As engineers attempting to understand how to bridge the gap between theoretical practices encoded in clinical tests and the impacts of what happens when our code runs at scale, we did not go looking for a new term, definition, or functionality to describe how we got there. It was the circumstances of managing our systems and teams that led us to evolving our practices away from concepts, like monitoring, that simply no longer worked. As an industry, we need to move beyond the current gaps in tooling and terminology to get past the pain and suffering inflicted upon us by outages and a lack of more proactive solutions.

Observability is the solution to that gap. Our complex production software systems are a mess for a variety of both technical and social reasons. So it will take both social and technical solutions to dig us out of this hole. Observability alone is not the entire solution to all of our software engineering problems. But it does help you clearly see what’s happening in all the obscure corners of your software, where you are otherwise typically stumbling around in the dark and trying to understand things.

Imagine you wake up one Saturday morning with grand plans to make brunch for the entire extended family. You have multiple dishes in mind, including a complex recipe for cheese souffle, a list of everyone’s known allergens and food sensitivities, and a tight timeline—Grandma has to make it to the airport by noon. This is a nontrivial challenge on its own. Now imagine you can’t find your glasses (and that you’re as near-sighted as we are). When it comes to solving practical and time-sensitive problems in software engineering, observability is a darn good place to start.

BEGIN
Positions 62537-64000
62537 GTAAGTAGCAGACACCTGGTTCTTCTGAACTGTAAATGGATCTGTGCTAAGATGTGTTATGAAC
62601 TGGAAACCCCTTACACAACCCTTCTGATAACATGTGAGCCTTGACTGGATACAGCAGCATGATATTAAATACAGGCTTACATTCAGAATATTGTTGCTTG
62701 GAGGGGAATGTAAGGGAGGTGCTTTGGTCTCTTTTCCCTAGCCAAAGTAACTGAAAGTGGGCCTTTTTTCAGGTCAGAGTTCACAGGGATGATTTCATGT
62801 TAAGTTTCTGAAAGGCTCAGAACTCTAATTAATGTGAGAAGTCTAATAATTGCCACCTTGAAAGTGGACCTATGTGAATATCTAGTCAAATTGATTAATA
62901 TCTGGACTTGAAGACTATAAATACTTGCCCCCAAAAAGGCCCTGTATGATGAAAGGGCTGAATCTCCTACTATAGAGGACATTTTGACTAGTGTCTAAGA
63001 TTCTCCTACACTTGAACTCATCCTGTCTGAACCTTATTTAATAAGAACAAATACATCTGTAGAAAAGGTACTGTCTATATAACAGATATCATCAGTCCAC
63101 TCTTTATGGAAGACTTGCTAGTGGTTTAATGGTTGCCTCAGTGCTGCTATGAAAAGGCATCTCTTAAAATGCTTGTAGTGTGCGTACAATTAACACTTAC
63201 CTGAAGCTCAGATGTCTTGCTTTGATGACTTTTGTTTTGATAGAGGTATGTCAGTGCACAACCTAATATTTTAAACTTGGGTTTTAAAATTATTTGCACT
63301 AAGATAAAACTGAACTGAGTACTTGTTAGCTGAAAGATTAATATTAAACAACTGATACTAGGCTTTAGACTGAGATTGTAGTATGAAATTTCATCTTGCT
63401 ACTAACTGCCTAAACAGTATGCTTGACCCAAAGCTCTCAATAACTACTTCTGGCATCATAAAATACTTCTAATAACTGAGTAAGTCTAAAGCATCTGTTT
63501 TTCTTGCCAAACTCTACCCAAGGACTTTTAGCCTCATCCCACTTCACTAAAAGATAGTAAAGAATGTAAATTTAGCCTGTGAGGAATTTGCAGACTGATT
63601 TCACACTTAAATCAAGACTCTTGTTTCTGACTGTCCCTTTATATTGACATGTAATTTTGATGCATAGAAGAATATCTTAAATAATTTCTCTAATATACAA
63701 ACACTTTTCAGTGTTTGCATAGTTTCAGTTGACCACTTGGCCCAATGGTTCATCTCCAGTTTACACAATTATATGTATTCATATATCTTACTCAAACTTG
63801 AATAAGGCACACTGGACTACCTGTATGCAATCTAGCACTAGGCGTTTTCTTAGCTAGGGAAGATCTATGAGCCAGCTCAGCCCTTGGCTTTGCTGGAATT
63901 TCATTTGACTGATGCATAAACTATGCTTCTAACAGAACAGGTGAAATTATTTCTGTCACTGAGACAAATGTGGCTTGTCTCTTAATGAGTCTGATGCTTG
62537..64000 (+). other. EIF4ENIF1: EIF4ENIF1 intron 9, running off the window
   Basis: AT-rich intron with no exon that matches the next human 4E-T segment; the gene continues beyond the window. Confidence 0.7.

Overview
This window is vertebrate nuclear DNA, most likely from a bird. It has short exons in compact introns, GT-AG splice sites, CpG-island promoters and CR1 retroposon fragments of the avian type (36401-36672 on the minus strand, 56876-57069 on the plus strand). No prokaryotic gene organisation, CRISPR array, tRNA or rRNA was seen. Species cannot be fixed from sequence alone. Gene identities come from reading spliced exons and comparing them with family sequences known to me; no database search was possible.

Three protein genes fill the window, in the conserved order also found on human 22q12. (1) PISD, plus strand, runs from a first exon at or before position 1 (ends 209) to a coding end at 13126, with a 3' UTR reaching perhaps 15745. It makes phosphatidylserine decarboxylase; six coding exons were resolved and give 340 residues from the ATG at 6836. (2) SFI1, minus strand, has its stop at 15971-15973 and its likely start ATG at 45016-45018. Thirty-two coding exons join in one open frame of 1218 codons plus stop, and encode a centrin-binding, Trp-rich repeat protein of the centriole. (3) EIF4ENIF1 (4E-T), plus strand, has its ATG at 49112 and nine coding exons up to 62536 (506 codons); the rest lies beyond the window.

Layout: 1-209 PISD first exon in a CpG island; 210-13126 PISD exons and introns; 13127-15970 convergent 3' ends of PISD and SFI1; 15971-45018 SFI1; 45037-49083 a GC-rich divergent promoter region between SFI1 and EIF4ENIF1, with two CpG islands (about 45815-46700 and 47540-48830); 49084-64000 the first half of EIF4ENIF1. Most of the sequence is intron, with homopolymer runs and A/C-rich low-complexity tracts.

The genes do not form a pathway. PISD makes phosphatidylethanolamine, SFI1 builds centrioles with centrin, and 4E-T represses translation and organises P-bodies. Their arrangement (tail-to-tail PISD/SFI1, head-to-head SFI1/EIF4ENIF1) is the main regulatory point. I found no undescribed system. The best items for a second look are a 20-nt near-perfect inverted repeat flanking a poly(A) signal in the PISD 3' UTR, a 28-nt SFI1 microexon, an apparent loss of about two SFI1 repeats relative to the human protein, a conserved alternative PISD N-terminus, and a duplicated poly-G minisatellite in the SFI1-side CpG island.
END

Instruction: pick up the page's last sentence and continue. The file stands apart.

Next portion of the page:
Mischaracterizations About Observability for Software

Before proceeding, we need to address another definition of “observability,” the definition popularly being promoted by software-as-a-service (SaaS) developer tool vendors. These vendors insist that “observability” has no special meaning whatsoever—that it is simply another synonym for “telemetry,” indistinguishable from “monitoring.” Proponents of this definition relegate observability to being another generic term for understanding how software operates. You will hear this contingent explain away observability as “three pillars” of things they can sell you that they already do today: metrics, logs, and traces.2

It is hard to decide which is worse about this definition: its redundancy (why exactly do we need another synonym for “telemetry”?) or its epistemic confusion (why assemble a list of one data type, one anti-data type slash mess of strings, and one…way of visualizing things in order by time?). Regardless, the logical flaw of this definition becomes clear when you realize its proponents have a vested interest in selling you the tools and mindsets built around the siloed collection and storage of data with their existing suite of metrics, logging, and tracing tools. The proponents of this definition let their business models constrain how they think about future possibilities.